Tramel: The G League chaos bred Mark Daigneault to be an NBA head coach
Mark Daigneault is one of those coaches who stands most of the game. But Daigneault took pause every time he coached down at the Comerica Center in Frisco, Texas.
As a promotional stunt, a car would hang by chains over the court during the Texas Legends games. Daigneault was pretty sure the vehicle was secure. But he was taking no chances.
“G League coach crushed by a Kia Altima,” Daigneault imagined the headlines. That’s no way to make news.
Daigneault made news in other ways a few days ago, being hired as the Thunder’s head coach and the latest coach to emerge from the NBA’s developmental league and be handed one of basketball’s most coveted jobs.
The league of Best Westerns in Sioux Falls and Grand Rapids and Erie, the league of transient rosters, the league of travel nightmares, the league of often tiny or no crowds, the league of anonymity, has become a breeding ground for NBA coaches.
“I just think the G League is a massive incubator for learning,” said Thunder general manager Sam Presti. “From rules that are experimented with there to different tactics that get experimented, defenses you see you may never have seen before, and the players are changing constantly.
“Mark has to adapt or the coach has to adapt to integrating that into an already kind of fully-formed team setting, and that's not easy to do.”
Daigneault coached the OKC Blue from 2014-19, before being elevated to Billy Donovan’s staff a year ago. He left behind the Best Westerns and the cold nights in empty gyms and the travel nightmares. Daigneault has ridden a Blue bus back to Oklahoma City from the Mexican border city Edinburg, Texas. He’s coached tons of games where the only media asking post-game questions was the team PR rep. He’s coached with seven players on his roster.
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Doesn’t sound anything like the NBA. Except maybe the G League is excellent preparation for a coach in the modern NBA.
“You’re just put into so many situations that are like puzzles, almost,” Daigneault said. “And it’s just so unique with the changing rosters and the travel and the schedule. It’s just an imperfect existence.
“So you kind of learn a way of thinking that’s very adaptive and pliable and like a no-excuse mentality, for the players and the coaches.”
An imperfect existence. Sounds like the new NBA, where nothing lasts forever, or even beyond one season. Case in point, Dennis Schröder, seemingly headed for the Lakers for Danny Green and a first-round draft pick. A kick in the shins to a new coach who would like to win. But a G League coach knows to roll with such punches.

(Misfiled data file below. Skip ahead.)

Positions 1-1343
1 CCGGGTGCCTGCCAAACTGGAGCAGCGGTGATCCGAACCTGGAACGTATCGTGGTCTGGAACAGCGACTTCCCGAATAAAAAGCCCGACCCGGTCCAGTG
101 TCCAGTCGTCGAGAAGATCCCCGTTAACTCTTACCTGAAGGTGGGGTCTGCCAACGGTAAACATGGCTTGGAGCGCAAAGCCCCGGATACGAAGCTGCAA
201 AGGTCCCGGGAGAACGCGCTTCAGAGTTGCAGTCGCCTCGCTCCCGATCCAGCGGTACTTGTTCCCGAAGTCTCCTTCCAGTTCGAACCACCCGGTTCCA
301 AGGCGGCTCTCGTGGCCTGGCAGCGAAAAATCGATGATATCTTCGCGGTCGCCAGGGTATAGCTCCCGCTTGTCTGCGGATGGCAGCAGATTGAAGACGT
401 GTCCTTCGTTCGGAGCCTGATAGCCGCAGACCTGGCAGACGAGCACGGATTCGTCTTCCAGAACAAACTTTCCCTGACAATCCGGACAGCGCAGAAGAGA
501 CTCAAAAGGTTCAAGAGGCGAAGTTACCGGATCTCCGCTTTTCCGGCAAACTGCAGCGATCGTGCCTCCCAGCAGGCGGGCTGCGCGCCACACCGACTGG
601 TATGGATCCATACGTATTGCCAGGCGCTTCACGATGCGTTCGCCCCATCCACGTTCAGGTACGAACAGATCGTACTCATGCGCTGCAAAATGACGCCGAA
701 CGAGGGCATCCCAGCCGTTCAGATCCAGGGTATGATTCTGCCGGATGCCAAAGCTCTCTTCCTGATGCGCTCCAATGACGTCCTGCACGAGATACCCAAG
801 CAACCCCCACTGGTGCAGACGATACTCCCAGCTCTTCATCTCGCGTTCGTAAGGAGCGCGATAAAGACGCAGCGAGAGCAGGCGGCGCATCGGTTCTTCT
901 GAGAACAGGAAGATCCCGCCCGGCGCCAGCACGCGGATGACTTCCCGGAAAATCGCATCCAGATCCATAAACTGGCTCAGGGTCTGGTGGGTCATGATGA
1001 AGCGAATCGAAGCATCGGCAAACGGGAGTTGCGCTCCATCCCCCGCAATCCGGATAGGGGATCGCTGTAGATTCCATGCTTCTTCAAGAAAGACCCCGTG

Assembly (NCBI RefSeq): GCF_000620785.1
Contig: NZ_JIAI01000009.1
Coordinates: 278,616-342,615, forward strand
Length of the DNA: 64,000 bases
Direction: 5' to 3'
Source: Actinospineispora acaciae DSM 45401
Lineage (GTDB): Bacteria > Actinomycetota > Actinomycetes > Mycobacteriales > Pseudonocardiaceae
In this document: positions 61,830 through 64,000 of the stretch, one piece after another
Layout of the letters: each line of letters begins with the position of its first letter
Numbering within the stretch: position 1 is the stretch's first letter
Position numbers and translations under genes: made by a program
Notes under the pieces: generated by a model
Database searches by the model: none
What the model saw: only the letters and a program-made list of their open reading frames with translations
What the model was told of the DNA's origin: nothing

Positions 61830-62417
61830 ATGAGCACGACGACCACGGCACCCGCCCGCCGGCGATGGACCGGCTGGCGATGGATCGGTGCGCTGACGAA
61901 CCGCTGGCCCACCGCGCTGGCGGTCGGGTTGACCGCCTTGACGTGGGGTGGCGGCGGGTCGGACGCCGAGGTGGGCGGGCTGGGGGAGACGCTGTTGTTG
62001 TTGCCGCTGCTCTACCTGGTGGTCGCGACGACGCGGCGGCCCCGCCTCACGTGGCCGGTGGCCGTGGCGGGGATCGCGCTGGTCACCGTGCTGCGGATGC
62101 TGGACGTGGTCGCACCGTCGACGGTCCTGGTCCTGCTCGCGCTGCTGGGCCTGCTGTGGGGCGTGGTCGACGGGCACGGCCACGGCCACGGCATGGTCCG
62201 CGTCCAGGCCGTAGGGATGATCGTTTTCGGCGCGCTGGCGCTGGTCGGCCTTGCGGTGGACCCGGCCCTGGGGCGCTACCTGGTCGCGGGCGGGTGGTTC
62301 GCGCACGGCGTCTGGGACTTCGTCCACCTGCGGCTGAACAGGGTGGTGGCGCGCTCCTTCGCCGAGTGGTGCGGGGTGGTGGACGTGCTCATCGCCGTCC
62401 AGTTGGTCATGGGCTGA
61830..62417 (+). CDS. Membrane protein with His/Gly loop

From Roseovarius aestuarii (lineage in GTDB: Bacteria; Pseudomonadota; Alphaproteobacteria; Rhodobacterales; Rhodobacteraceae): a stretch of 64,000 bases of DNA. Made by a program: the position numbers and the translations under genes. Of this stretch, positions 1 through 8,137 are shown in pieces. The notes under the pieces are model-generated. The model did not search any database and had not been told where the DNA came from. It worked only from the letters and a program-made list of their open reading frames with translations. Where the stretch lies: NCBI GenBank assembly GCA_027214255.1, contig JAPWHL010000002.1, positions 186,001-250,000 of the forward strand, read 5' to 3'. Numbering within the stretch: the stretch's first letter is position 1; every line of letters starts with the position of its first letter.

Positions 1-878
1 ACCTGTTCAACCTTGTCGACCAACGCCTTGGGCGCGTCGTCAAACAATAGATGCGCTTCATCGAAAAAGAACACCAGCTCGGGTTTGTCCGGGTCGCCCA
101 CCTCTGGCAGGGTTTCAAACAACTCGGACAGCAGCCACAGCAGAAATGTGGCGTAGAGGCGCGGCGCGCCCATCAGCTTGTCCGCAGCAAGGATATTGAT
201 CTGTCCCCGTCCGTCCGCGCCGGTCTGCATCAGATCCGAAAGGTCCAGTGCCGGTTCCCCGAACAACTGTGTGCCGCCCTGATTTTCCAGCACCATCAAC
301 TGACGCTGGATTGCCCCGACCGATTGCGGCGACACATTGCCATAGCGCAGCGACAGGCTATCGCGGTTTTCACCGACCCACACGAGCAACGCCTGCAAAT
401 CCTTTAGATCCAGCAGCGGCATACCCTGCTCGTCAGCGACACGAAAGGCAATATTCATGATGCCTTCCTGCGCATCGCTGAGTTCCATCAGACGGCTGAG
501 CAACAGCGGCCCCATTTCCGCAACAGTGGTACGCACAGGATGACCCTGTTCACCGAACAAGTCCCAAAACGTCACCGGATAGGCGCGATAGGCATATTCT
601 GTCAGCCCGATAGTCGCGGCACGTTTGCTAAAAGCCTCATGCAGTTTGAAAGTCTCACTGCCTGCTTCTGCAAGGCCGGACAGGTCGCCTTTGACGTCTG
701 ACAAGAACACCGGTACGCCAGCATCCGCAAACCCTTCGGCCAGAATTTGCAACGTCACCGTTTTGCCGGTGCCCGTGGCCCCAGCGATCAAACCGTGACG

Daigneault doesn’t want to assume he knows what the transition will be like. One year as a low-level NBA assistant does not give a guy a great perspective on head coaching in the NBA.
“I’m interested in learning that,” Daigneault said. “I don’t want to assume I know everything about how it’ll translate. My guess would be, the NBA schedule is fast. The turnaround times are quick. Being able to change with the circumstances of the season and change with the circumstances of who you’re playing, but also be able to build your own team incrementally over that time, that’s a balance.”
NBA coaches who spend all their time being pulled in a million directions end up chasing rabbits. Daigneault’s goal is to concentrate on building a foundation that’s sustainable and strong enough to withstand the constant changes.
Relationships seems to be the key. That’s the thing Presti raved about upon hiring Daigneault, his ability to maintain great rapport with anyone in the organization. Players. Staff members. Support personnel.
“That's a very, very transferable skillset, and it's not something that you necessarily can learn,” Presti said. “I think it's a natural gift that he's possessed since I've seen him work on the floor with players at Florida when he was 26 or 27 years old.”
Daigneault is just 35 now. He was 29 when hired to coach the Blue, working for Donovan at the University of Florida, but not even as a full-time assistant. Daigneault’s curious nature and natural affability caught Presti’s eye.